There is nothing like being secretly videotaped while changing in your hotel room to make you get political about anti-stalking laws. ESPN sportscaster Erin Andrews hit Capitol Hill Tuesday to campaign for the "Simplifying the Ambiguous Law, Keeping Everyone Reliably Safe Act of 2010," aka the "STALKERS Act of 2010." (To whoever insisted on making that acronym work: You're fired.)
During an emotional press conference, Andrews was clear about her role in pushing forward H.R. 5662: "I'm showing my face. I'm lending my voice. And I'm here to give this law some teeth." She's the celebrity spokesperson, the pretty face with a sad story to tell, and without her it's unlikely the cause would get much attention. Now that she has your attention, though, you might wonder what exactly is behind H.R. 56-whatever.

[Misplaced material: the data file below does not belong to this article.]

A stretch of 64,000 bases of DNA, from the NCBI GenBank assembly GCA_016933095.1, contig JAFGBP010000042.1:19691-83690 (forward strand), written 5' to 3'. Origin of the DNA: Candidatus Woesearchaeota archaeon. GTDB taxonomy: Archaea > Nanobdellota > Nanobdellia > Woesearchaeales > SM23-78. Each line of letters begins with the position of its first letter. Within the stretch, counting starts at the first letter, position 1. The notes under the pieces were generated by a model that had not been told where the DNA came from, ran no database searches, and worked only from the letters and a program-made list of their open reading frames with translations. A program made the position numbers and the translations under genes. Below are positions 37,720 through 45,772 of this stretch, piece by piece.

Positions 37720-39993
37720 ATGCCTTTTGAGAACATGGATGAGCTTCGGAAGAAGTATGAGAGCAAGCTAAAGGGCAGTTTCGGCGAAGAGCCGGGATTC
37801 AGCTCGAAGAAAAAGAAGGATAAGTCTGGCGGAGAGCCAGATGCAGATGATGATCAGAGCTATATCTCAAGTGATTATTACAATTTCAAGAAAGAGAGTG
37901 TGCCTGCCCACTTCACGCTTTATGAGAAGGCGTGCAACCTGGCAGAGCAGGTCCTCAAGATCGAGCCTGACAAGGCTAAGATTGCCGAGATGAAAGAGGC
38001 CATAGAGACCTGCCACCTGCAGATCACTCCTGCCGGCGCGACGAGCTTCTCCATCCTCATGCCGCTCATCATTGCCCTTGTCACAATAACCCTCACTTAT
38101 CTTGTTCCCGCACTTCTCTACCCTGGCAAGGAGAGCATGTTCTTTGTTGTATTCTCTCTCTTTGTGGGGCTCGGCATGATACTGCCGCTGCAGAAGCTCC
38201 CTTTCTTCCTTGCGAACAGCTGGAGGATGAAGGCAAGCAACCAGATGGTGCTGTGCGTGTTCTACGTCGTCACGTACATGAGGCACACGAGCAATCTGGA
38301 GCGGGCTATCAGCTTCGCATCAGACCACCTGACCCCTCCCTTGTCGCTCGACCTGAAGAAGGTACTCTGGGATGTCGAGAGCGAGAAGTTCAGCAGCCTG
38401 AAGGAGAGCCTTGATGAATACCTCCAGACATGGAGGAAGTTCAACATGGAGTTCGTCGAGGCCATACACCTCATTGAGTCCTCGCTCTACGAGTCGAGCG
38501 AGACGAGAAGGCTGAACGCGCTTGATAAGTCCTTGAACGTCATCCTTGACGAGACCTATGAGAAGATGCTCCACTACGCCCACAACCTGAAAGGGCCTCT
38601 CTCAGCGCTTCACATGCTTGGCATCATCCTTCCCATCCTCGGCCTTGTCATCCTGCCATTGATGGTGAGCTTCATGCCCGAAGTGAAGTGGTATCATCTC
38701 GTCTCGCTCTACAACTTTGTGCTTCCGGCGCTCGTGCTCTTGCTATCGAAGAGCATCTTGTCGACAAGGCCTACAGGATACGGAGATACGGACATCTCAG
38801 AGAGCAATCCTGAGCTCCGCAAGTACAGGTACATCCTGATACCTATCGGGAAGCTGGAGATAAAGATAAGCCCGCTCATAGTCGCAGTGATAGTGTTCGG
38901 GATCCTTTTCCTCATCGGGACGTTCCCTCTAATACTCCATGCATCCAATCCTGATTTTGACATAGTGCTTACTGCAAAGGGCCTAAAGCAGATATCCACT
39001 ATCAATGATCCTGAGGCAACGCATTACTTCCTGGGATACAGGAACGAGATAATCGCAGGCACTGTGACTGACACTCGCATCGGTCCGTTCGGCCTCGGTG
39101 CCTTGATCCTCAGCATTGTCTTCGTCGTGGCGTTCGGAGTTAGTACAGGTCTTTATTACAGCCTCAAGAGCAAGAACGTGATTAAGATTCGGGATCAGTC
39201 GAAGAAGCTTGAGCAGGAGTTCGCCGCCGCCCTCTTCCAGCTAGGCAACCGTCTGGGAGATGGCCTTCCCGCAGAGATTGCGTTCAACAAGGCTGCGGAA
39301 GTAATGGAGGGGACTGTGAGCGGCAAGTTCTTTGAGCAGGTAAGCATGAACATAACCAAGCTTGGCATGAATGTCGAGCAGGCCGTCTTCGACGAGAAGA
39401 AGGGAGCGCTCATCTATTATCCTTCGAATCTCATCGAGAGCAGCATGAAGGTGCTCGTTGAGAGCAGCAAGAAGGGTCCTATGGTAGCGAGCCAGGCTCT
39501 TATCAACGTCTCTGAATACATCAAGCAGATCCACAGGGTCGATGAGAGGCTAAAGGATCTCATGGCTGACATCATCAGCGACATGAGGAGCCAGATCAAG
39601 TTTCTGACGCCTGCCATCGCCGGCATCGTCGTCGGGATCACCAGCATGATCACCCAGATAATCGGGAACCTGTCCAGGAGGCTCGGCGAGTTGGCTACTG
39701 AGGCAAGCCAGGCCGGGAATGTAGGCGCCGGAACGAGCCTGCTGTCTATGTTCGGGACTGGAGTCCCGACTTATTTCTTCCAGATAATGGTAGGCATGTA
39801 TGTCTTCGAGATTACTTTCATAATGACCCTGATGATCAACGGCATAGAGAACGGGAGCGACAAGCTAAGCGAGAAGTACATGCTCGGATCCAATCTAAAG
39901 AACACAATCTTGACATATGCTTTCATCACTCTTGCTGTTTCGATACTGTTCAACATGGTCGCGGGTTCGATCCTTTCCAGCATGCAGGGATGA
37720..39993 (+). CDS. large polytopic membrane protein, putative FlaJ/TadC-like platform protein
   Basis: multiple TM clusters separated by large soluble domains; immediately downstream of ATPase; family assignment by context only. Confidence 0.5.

For starters, the measure allows for stricter punishment in cases where the conduct is "in violation of a protection order," or if the victim is under the age of 18. For her part, Andrews felt her stalker deserved more than the 30-month prison sentence he received (for the record, I'm not entirely convinced). It also updates federal anti-stalking law to include newer technologies -- including cellphone cameras and text messaging -- which were previously omitted; and it expands the definition of stalking to "conduct [that] would be reasonably expected to cause the other person serious emotional distress."
This is just the latest in a slow-moving push to address the myriad ways new technology is being used for high-tech harassment -- especially that of the sexual, female-targeted kind.